WordPress began life in 2003 as a rather humble blogging platform. It was instrumental in fulfilling a clear need at the time; to give people a simple, and relatively elegant platform on which to sound their thoughts to the rest of the internet. Very quickly however, new use cases emerged and people were asking much more of WordPress, and so the development community had to keep up with demand. Almost 12 years on and WordPress is now the most popular open source content management system in the world (followed by Drupal and Joomla). But why might this be?
WordPress is open source, which means it is distributed free of charge and other programmers may contribute to it’s development. This is hugely attractive to both developers and clients, because it means that there is no cost for the actual software (except perhaps a few plugins), unlike other systems which can cost a significant amount of money. It also means that WordPress developers are in abundance, building in a layer of security for clients who may wish to take their work elsewhere if the relationship with their client breaks down.
Without doubt, this is a key factor in WordPress’ popularity; but many other free open source CMS exist as well, so this is not the only factor.
WordPress is great out of the box, is pretty straightforward to theme and very expandable through plugins. This bolsters the perceived value of WordPress exponentially, because the platform appears “quick”, “simple” and “easy” to use. These words all have a strong link to cost, so many clients consider WordPress to be a financially viable option when compared to other platforms they may not be familiar with.
It must be said however, that just because WordPress is regarded “easy to use” it certainly doesn’t mean that WordPress projects should be “cheap” – it just means that the learning curve for WordPress is less than many other CMS and significantly less than programming a dynamic website from scratch. WordPress is easy to use and relatively quick to develop on, if you know how.
People are drawn to crowds, and WordPress has done a great job over the years of positioning itself as the number one content management system around. WordPress is one of the few content management systems we’ve actually had clients request, which is testament to its popularity.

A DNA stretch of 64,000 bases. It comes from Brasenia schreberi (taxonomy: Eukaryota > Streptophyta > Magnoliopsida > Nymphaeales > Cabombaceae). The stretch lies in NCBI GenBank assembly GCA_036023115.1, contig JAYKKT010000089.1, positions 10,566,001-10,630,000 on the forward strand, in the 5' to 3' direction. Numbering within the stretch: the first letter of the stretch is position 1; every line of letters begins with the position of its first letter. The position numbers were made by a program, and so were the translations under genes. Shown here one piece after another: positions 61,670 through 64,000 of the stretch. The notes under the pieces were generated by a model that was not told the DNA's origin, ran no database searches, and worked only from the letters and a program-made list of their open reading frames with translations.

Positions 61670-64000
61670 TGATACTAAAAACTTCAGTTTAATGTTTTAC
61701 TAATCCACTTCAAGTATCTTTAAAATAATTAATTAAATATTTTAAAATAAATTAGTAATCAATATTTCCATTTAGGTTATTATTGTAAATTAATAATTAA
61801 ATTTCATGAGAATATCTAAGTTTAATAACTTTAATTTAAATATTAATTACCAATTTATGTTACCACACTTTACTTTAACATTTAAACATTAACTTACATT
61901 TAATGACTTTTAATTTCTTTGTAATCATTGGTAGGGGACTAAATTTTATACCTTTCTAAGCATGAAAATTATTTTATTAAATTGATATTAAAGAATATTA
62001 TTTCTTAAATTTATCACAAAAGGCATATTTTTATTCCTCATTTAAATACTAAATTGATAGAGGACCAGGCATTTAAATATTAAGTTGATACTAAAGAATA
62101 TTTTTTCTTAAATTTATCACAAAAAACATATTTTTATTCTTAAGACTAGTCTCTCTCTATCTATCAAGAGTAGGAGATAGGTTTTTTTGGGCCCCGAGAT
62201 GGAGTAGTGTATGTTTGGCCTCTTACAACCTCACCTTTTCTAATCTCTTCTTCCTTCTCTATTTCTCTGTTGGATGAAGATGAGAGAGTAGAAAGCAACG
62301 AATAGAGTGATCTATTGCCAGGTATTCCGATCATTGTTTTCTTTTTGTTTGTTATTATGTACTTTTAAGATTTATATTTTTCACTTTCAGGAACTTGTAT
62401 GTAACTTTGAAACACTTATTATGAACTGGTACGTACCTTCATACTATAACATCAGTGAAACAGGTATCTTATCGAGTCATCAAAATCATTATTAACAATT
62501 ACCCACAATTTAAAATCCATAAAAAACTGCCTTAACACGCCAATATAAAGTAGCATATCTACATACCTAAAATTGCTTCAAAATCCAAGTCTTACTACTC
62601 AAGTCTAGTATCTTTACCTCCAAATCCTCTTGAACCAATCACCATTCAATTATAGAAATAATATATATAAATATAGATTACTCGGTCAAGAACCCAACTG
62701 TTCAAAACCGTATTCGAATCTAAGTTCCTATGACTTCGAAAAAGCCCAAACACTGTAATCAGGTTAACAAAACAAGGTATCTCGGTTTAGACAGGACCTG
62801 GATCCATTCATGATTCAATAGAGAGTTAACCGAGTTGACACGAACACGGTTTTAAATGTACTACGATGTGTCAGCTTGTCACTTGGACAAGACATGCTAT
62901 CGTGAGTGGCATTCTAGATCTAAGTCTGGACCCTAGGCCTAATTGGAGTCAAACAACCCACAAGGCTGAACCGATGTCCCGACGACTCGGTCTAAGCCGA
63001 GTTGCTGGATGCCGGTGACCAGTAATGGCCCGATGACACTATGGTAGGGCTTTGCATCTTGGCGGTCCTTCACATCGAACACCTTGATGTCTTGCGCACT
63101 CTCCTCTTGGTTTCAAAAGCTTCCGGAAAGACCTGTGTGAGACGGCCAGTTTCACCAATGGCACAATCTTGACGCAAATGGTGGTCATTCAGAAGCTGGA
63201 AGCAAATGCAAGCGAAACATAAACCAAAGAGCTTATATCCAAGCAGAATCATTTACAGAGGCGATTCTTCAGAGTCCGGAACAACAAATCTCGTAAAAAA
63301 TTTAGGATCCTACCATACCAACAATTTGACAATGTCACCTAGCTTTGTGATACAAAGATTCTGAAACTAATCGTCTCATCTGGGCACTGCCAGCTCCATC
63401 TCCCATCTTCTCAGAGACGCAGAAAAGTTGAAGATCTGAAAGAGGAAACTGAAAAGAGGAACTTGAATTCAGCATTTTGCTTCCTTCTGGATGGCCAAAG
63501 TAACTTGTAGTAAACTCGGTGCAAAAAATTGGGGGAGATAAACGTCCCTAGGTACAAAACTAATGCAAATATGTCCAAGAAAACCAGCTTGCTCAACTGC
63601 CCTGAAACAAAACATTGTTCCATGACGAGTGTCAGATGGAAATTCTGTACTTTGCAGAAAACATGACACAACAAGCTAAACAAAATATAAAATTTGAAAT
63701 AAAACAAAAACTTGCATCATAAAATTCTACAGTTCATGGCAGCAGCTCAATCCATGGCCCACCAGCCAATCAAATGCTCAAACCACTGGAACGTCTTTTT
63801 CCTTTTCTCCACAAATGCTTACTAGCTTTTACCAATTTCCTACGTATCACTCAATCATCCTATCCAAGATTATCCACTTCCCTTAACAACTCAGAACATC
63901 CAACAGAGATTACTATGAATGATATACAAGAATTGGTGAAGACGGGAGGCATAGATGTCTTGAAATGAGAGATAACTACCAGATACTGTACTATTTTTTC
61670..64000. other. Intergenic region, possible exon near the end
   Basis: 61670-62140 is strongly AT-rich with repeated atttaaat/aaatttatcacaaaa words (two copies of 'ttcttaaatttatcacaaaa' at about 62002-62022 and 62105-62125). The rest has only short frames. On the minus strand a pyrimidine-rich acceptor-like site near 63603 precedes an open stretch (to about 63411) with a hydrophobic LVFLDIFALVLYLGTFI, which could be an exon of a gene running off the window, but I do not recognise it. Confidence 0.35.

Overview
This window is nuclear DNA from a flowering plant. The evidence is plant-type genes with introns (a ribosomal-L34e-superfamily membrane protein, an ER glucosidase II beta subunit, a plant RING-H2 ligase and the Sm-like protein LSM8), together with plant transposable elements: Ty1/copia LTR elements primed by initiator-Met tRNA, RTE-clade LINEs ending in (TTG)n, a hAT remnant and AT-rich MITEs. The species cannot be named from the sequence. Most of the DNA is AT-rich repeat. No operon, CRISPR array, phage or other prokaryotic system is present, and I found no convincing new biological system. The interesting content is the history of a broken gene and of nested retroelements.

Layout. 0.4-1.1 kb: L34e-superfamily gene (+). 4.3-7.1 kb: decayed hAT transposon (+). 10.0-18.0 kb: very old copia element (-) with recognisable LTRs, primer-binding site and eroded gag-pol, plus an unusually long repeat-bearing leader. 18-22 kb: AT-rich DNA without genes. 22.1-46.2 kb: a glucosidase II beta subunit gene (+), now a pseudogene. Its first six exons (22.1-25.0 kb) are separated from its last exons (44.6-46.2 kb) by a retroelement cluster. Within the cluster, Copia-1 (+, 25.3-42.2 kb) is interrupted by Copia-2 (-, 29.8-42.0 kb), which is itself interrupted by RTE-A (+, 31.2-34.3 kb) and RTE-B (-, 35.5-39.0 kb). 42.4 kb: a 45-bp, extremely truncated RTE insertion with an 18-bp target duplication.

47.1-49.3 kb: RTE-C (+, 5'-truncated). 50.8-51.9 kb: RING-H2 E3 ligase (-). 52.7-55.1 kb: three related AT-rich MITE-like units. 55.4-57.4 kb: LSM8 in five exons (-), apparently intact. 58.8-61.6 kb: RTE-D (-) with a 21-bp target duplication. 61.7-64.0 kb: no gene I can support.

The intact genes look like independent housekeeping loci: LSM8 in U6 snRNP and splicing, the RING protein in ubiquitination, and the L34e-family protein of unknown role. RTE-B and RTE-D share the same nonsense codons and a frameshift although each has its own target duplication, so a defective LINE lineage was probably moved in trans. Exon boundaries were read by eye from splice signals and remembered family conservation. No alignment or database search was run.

Word of mouth is powerful and as clients grow and people move between organisations, it’s only natural that they will continue to recommend WordPress and its popularity is compounded.
I’ve said more times than I can remember that I love Drupal. But when I say that I’m speaking from a web developer point of view. It’s much more powerful than WordPress. But clients love WordPress and I can’t argue that from an editorial perspective it is superior to Drupal. It’s better than Joomla as well. It looks nicer, is mobile-friendly and organises content in a sensible way. Surely, if WordPress were not so easy to use, it would not enjoy the popularity that it does today.
This list would not be complete without a shout out to the WordPress community, which is responsible for providing an endless stream of useful plugins and genuine support for other users of the platform. The community is “techie” but it’s also not, with many friendly forum users happy to assist clients who are struggling with their site if a developer is not available.
Another side of the community is theme development. Marketplaces like ThemeForest exist where designer/developers sell WordPress themes which can be edited and customised. This is not something that we personally advocate because a bespoke solution is usually more solid solution but for some small businesses a WordPress theme could be handy.
It’s unlikely that WordPress usage will slow down any time soon, despite other content management systems nipping at its heels. There are minor updates on a near-monthly basis and upgrades to plugins in its ecosystem happening daily. This ensures that the platform remains a strong, and often obvious, choice for those looking for small-medium sized websites.
We use WordPress because it allows us to create relatively clean template code, it offers an unrivalled editorial experience and it’s under constant development. Unless any of these factors change, it’s hard to imagine WordPress being toppled off the number one spot for some time.
Why do you use WordPress? What are your likes and dislikes about the platform? Share your views in the comments.